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Recovering Our Ancestral Foodways: Indigenous Traditions as a Recipe for Living Well

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My first book, Recovering Our Ancestral Foodways: Indigenous Traditions as a Recipe for Living Well (2024), is the first relational ethnography of Māori and Quechua peoples’ philosophies of well-being, traditional ecological knowledge (TEK) and contributions to sustainable food systems. Based on over ten years of fieldwork in Peru and Aotearoa New Zealand, Recovering Our Ancestral Foodways explores how Quechua and Māori peoples describe, define, and enact well‑being through the lens of foodways. By analyzing how these two Indigenous communities operationalize knowledge to promote sustainable food systems, physical and spiritual well‑being, and community health, Recovering Our Ancestral Foodways puts forth a powerful philosophy of food sovereignty called the Chakana/Māhutonga offering a foundation for understanding the practices and policies needed to transform the global food system to nourish the world and preserve the Earth. One of the key features of this book is the development of an original research methodology—the Khipu Model—which I developed to serve as a vital resource for future research on Indigenous ways of knowing. Recovering Our Ancestral Foodways, is a celebration of the lore of Quechua and Māori and of the world’s Indigenous peoples in safeguarding food systems, innovation, practices, and, ultimately, the well-being of humankind.

Book Reviews:

"Mariaelena Huambachano takes readers on an engaging journey into the beautiful traditions and foodways of the Quechua and Māori peoples. In weaving a research methodology she calls the Khipu Model, Huambachano cultivates an important pathway for scholars working with and for Indigenous communities, demonstrating how research can be both ethical and respectful. This book will nourish your spirit, leaving you with a feeling of deep gratitude."—Charlotte Coté, author of A Drum in One Hand, a Sockeye in the Other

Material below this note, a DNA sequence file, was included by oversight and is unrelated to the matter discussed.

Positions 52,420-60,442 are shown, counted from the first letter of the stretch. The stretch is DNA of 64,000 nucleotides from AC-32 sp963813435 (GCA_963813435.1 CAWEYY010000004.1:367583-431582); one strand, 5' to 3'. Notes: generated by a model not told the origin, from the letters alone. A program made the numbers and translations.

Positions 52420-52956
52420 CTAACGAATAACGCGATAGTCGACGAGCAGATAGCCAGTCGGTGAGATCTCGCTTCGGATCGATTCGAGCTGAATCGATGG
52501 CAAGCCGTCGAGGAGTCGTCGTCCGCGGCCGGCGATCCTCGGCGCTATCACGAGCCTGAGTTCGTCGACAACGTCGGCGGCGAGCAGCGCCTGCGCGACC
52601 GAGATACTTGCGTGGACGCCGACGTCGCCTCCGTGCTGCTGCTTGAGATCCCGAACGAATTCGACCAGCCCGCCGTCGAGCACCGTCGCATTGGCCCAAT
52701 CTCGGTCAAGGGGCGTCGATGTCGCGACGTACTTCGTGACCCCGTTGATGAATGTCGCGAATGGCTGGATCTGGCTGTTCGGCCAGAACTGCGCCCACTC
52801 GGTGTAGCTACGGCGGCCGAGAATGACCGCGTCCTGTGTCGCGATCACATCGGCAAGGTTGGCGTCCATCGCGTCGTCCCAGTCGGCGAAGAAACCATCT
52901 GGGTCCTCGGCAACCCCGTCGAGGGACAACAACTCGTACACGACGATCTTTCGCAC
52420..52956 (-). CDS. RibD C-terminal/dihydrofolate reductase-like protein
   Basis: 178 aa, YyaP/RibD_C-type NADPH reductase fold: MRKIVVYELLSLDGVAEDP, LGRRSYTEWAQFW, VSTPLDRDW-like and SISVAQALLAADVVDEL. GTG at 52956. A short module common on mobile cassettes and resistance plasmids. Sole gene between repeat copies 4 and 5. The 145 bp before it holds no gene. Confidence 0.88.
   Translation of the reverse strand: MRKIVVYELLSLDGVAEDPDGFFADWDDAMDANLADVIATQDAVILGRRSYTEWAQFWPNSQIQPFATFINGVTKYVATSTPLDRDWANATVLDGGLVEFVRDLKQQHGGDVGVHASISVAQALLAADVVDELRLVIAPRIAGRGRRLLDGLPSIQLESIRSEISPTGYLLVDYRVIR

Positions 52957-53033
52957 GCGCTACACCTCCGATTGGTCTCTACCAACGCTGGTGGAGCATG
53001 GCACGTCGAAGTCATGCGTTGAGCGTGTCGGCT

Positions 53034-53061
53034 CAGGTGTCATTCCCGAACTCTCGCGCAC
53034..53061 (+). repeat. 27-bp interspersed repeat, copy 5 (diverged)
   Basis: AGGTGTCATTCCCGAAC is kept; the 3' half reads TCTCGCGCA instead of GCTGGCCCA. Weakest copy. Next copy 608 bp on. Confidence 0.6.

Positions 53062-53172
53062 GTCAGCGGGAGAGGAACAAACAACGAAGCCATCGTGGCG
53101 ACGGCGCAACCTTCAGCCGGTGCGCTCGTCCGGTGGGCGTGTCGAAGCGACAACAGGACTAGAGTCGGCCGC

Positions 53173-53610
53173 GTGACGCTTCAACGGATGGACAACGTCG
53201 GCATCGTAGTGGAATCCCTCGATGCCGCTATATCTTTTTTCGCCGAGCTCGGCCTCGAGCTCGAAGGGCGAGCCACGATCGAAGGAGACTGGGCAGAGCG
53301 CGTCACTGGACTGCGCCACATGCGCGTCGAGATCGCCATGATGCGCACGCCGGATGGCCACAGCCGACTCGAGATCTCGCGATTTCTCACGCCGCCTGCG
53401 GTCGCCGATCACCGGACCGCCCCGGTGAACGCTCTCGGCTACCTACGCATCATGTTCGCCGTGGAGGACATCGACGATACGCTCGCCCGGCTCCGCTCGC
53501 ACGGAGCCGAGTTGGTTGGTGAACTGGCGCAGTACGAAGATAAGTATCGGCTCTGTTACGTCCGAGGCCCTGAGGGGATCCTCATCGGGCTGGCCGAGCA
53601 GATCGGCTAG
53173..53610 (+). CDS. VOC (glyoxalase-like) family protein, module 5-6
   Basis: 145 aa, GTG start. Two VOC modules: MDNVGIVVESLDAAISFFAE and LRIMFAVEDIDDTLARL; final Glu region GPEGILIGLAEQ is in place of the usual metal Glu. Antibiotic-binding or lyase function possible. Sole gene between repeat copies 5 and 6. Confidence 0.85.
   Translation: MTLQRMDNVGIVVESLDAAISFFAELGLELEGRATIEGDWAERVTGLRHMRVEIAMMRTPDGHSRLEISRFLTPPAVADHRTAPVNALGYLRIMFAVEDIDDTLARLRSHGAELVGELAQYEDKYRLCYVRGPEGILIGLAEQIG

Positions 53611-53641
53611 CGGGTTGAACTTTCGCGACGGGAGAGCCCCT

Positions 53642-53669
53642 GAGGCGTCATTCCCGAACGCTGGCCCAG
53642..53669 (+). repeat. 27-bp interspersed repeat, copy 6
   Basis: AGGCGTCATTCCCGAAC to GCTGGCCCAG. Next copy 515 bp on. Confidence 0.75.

"Demonstrating the importance of food sovereignty within Indigenous communities and showcasing how critical Indigenous communities are to transforming our global food systems, Huambachano inspires us to remember, reclaim, and regenerate Indigenous foodways. Weaving together stories of intimate connection across the Pacific from Aotearoa to the highlands of Peru, Huambachano brings to life the theories and practices of Indigenous foodways, charting a way forward grounded in our shared histories, knowledges, and aspirations for the future."—Krushil Watene, Associate Professor of Philosophy, Waipapa Taumata Rau, University of Auckland

"Huambachano beautifully explores narratives of holistic well-being in the Indigenous traditional foodways of the Māori and Quechua peoples as both a collective philosophy of life and a set of food practices that support environmental sustainability, food sovereignty, and cultural resilience."—Hannah Wittman, Professor of Land and Food Systems, University of British Columbia

“A striking contribution that connects spirituality and materiality—the cultural dimensions of food, food production, and trade.”—Virginia D. Nazarea, author of There Is a Season: An Intentional Approach to Sustenance.

"Through a rich and interesting narrative, Huambachano takes us on a journey to Quechua and Māori farms while challenging Western paradigms of industrial agricultural production."—Kyle Whyte, Faculty Director of the Tishman Center for Social Justice and the Environment, University of Michigan


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